I went on from there to meet many… wolves and bears over the years, sometimes so close I could have glimpsed my reflection in their eyes, and stood wrapped in their wild scent. I lived among Inupiaq Eskimo subsistence hunters like Clarence Wood: men with frost-scarred faces, attuned to sensory nuances I could scarcely imagine, steeped in knowledge passed down across generations. – from A Wolf Called Romeo,by Nick Jans.
I’ve always had a similar ambition and my shelves are lined with books on wilderness living. As an early high school kid I corresponded with Brad Angier and Sigurd Olson, deep woodsmen both. I still have their letters. What held me back? Lifting weights. The passion for battle and strength was too strong to deny. The call of the wilderness and my desire for muscle and strength have run neck-to-neck as long as I can remember.
It’s that time of year again and I had three cords needing to be stacked in the backyard. I used a wood cart designed and built by my dad. Its wheel is the doughnut spare tire of a car. It’s the best thing I’ve ever used to haul wood by hand.It seems as though Mak is forever alone. So after stacking for an hour, I went in the house, made a bed of blankets, put his coat on him and brought him out to join me. Here he was on his bed, anchored to a couple cinder blocks, with his face to a small fire I kept burning as I stacked. It was to be the only campfire of the weekend. I checked him periodically to make sure he wasn’t shivering, felt his ears and under his coat. Though curled up tight, he held up fine.I used a small hand axe, larger than a hatchet, to split wedges with which to stabilize the pile. Incidentally, those shmancy gloves aren’t intended for work. They’re rabbit fur-lined dress gloves I discovered while cleaning out my parent’s house. They were moldy and gross but instead of throwing them away, I’ve put them to use. And behind me is the lawnmower, still with the mouse nest undisturbed.Tending the fire provided a little break while working. The smell of wood smoke is one of the finest things in life.I worked about three hours then made myself stop and took 2 naproxen for my shoulders. Got a bunch done but more pile awaits future weekends. Working with cord wood, though bad for my body, is one of the few home chores that appeal to me. As Jack said today, “I like the feel of the wood, like bringing a pile into the house, I like the smoke, like the way the house feels with wood heat.” It’s a lot of work but heating with wood is the best.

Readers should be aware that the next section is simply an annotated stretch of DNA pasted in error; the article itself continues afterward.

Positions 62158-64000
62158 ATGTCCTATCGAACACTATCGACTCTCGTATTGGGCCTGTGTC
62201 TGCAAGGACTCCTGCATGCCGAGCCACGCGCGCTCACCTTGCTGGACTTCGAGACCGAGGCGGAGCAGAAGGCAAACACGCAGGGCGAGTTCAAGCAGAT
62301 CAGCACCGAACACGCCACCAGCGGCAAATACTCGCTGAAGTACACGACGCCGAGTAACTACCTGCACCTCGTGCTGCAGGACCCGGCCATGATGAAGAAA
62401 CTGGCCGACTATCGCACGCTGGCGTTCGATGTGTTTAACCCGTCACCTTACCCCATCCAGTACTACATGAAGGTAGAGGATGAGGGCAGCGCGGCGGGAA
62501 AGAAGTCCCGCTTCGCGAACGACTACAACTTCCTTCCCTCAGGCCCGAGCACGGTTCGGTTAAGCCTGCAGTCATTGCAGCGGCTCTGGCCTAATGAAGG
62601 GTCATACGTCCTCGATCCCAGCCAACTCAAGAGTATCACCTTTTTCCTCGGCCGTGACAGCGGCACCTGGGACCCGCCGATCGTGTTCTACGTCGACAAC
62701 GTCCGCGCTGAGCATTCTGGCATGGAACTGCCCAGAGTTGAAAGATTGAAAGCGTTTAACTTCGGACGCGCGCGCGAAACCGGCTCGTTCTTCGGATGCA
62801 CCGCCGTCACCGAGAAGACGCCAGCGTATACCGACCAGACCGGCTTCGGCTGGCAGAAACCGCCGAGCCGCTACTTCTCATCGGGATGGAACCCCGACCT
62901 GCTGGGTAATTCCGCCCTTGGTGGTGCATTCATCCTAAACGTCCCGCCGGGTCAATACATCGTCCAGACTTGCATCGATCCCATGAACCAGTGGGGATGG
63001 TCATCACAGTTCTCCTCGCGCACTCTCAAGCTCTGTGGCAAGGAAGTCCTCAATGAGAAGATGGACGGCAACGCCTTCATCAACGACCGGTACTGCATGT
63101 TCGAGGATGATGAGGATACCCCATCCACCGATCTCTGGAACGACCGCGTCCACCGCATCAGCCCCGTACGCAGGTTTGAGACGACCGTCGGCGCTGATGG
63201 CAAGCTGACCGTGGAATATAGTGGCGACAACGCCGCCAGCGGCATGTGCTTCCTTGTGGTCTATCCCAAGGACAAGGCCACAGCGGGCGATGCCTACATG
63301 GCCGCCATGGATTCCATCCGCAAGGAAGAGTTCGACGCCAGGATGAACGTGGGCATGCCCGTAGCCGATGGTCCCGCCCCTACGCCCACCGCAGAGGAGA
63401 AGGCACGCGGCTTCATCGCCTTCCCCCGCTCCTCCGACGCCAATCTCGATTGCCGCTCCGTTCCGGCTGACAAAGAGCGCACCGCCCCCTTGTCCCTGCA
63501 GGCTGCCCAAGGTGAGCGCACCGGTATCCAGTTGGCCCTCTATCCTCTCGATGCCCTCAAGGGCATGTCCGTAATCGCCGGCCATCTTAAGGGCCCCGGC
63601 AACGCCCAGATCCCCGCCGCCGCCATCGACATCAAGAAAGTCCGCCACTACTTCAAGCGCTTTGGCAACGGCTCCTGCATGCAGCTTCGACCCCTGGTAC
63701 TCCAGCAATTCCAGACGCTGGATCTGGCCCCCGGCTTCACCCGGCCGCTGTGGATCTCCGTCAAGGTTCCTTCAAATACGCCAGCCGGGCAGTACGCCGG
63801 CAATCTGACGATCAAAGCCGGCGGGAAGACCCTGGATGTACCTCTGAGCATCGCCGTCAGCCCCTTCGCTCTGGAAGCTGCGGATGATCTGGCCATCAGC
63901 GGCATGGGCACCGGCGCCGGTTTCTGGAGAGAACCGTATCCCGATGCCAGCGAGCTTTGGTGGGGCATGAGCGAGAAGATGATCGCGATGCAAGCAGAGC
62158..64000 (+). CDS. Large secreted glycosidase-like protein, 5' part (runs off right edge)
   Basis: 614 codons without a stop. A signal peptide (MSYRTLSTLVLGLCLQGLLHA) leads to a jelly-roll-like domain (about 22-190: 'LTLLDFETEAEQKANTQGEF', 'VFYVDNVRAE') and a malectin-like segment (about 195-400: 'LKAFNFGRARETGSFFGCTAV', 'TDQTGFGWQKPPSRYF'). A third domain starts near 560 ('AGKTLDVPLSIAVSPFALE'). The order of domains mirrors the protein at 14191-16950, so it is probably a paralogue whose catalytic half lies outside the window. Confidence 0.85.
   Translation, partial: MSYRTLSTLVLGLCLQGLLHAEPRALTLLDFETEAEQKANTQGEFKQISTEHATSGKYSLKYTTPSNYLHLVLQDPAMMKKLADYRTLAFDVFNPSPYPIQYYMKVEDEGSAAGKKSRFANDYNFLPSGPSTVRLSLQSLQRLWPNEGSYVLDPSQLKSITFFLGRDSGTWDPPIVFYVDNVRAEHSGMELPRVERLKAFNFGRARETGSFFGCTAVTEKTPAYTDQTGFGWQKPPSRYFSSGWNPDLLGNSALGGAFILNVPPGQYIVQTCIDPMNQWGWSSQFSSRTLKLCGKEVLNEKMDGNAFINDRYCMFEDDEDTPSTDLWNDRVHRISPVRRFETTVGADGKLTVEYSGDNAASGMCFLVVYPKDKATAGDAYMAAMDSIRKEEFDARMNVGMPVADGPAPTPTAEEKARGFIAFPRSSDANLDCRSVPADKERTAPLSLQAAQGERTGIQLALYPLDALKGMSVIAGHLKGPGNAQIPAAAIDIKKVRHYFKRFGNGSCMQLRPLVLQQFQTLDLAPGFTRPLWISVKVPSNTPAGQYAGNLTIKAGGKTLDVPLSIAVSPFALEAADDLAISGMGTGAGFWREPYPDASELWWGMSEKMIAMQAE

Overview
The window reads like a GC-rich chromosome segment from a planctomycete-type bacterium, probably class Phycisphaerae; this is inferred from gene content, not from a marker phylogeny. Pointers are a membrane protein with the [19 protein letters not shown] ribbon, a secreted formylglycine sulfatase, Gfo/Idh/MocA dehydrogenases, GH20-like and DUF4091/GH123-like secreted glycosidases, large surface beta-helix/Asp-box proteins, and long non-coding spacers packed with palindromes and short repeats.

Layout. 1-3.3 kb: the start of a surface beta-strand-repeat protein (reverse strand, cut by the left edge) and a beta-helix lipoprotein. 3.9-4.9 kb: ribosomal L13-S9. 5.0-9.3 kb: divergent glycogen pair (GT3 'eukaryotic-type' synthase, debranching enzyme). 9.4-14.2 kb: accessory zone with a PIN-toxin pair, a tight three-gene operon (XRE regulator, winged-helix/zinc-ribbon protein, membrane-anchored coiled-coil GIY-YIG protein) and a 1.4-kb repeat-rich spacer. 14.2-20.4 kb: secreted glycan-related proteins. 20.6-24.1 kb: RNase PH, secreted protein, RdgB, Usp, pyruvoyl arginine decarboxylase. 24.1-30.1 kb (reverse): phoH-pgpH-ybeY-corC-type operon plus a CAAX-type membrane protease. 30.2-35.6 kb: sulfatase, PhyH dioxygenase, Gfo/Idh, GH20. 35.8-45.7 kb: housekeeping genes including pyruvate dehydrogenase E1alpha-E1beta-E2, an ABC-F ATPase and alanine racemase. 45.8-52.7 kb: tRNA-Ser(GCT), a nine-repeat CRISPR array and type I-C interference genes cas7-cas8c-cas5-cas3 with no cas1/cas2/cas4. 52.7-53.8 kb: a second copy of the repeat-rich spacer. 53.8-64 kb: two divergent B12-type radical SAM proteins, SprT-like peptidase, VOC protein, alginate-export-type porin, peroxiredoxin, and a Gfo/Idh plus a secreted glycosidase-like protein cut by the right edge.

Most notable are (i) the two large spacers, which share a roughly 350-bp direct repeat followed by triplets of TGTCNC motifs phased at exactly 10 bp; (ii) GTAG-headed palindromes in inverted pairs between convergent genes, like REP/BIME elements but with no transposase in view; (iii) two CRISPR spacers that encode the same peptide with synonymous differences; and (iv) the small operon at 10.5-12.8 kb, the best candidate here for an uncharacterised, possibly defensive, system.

After a long day of travel and hiking, Ty catches a few Zzzs in a mid-western motel, March 2006.Next day, lulled by road hypnosis, his face wrinkled against the rental car as he took a snoozer from copiloting.We were heading east, a Native American pow wow on public radio, when I spotted a recently killed coyote on the shoulder. Though I always run the risk of heavy grieving when seeing a dead “dog,” I was too curious, had never seen one up close. The road was empty, I backed up and put Ty on his line. He was as curious as I.Since Ty totally hated having his nails done, I had to know – how long are canine nails in the wild? At least for coyotes in the heartland, they’re exactly this long:It was very sad, I think I might have cried, but it was worth it. It was a beautiful animal. Though neutered, Ty too thought it was worth it. Back in the car his mouth quivered and champed for the next mile as he indulged his Jacobson’s organ and dribbled saliva in the rental car.
It was a few weekends back. Mak and I had been on a bit of a hike and upon our return, he took a drink of water and, when I opened the deck door and put his bed out there, he came out for a bit of sunning. May as well, these warm days are dwindling.Life was pretty good for him then. We’d hiked, he pooped, had some water and, if memory serves, a bit of cheese. But dad had something else up his sleeve, something that would make sun-dozing Mak perk right up and come alive…Rawhide!